A blueprint for a testing strategy| Analysis
India has now been locked down for a month and, finally, there is a large supply of testing kits, though their quality is, apparently, a real concern. Lockdowns are the best time to test, since movement and new contacts are minimal. While it may be necessary to tailor testing strategies to the states’ local context, are there common principles that should govern when, where, how and whom to test?
Since mid-March, testing has increased 30 times, to around 30,000 tests daily. But, even if a million additional tests were conducted, it would amount to only one test per 1,000, keeping India a low-test country. So, even without quality issues, efficient test strategies are needed to learn quickly and to achieve the two key goals of testing — first, finding infected persons, even if they are very few and asymptotic, and to treat them and prevent transmission; and second, generating data to implement a smart containment strategy, reducing the need for wholesale lockdowns.
Should states begin by testing in hotspots? If people test positive and are asymptomatic, they will be isolated and hospitalised, if symptoms develop. Ideally, testing should change action, but, in a hotspot, they are quarantined anyway.
But, hotspot testing can be informative. If positivity is less than expected, or clustered, it provides information about transmission; if higher, it signals a surge in demand for hospitalisation. This information is best obtained by antibody tests, if accurate, but learning is possible only with proper randomisation, i.e., testing as per a pre-decided statistical plan. Within the hotspot, more testing further from the core, where less infection is expected, can indicate the extent of spread. Importantly, it can also help decide when an area is no longer a hotspot.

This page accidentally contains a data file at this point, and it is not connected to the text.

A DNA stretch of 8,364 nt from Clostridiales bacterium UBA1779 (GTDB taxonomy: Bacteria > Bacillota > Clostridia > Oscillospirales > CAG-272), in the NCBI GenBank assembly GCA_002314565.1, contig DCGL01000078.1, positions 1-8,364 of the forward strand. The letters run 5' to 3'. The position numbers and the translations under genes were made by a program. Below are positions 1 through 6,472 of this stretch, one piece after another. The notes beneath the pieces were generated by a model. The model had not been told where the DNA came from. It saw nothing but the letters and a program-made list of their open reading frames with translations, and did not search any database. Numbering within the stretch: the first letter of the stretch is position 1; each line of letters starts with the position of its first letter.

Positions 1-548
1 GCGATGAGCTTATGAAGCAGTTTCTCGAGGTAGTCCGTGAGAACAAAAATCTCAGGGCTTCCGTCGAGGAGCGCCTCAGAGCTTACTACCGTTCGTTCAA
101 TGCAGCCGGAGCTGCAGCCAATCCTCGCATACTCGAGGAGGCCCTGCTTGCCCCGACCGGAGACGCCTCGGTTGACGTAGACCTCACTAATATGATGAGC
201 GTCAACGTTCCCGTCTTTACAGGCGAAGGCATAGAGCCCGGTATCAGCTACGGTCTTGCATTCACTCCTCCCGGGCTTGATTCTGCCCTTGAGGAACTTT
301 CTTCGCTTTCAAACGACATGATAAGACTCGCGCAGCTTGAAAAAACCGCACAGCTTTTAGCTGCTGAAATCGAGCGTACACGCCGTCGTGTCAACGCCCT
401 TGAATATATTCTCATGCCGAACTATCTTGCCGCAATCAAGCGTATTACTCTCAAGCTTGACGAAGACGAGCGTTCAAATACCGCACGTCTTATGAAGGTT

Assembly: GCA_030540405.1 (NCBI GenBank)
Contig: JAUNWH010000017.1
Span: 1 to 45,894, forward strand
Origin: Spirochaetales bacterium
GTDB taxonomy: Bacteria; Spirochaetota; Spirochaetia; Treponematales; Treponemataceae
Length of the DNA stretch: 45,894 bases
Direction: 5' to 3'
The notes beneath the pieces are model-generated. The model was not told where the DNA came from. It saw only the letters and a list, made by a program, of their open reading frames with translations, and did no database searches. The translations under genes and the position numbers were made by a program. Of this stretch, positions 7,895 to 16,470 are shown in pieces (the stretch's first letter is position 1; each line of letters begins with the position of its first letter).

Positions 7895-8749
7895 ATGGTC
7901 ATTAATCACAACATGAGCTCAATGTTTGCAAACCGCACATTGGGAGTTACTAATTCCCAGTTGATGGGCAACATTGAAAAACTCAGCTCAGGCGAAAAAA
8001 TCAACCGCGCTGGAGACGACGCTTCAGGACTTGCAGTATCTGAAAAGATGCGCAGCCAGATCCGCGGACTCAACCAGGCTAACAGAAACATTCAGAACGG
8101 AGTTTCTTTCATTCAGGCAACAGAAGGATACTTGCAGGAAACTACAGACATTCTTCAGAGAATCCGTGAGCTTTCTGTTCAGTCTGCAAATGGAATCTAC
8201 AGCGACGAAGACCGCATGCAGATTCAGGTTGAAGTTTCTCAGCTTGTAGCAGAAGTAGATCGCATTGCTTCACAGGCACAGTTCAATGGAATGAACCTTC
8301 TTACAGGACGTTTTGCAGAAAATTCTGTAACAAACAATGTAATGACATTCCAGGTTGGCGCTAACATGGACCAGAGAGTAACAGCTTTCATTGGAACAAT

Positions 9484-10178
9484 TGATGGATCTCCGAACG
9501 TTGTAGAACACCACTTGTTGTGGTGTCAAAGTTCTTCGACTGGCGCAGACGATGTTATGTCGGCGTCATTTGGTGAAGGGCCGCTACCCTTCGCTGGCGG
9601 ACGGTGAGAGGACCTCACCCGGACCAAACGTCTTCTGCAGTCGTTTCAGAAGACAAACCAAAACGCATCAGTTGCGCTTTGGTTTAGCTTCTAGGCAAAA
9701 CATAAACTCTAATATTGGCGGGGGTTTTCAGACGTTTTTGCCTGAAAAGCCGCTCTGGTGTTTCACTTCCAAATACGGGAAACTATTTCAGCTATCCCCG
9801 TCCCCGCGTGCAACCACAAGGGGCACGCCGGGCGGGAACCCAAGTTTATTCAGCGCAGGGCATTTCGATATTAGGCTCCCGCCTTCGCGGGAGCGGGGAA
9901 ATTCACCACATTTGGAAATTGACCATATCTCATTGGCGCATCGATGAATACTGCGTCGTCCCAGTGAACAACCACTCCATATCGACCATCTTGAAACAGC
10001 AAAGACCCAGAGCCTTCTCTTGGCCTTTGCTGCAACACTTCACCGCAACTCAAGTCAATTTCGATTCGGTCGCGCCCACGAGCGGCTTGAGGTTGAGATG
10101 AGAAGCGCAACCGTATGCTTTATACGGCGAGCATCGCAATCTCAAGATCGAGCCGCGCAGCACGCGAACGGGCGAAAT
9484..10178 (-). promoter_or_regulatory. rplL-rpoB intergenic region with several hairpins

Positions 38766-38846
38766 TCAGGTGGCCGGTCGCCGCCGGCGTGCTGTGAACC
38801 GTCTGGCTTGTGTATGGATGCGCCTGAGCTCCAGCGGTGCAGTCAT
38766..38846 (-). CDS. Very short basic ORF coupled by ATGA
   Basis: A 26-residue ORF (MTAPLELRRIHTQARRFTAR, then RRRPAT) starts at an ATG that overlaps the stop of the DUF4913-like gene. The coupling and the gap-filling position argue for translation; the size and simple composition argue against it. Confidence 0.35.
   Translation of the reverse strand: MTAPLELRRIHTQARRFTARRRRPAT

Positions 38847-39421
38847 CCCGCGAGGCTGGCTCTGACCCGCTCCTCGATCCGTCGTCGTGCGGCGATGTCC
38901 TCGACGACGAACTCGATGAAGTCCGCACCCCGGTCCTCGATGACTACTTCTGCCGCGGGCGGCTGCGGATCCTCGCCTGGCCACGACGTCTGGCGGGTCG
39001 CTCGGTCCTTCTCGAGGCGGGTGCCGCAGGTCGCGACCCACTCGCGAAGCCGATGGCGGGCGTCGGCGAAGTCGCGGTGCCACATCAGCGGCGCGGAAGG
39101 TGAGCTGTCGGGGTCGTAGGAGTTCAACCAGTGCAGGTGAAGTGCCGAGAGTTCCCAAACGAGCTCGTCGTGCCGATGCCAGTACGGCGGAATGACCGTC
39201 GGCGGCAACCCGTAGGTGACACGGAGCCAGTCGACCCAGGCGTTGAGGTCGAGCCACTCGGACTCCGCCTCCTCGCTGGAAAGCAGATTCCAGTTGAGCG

But, focusing on current hotspots alone cannot find infected persons in areas where the virus has yet to be reported. Can testing prevent future hotspots by locating asymptomatic infections?
The Indian Council of Medical Research (ICMR)’s current recommended testing strategy only allows testing of asymptomatic persons if they are direct and high-risk contacts of a confirmed case. But, ICMR also says that about 69% of confirmed coronavirus disease (Covid-19) patients are asymptomatic. Considering that the surveillance of Severe Acute Respiratory Infections (SARI) patients indicated a positivity of over 2%, we may miss many infected persons. If even 0.1% is Covid-positive and asymptomatic, 20,000 infected persons could be infecting others in Delhi alone, as the lockdown is eased.
Just going beyond ICMR’s recommendations, and testing a sample of the population, is likely to find few infected persons. One of us has computed that if 0.1% of 10 million are infected and 1,000 tests are randomly administered, the chance of not finding even one positive case is more than 40%! An efficient testing design should thus maximise the chances of finding an infection, especially those more vulnerable to the disease.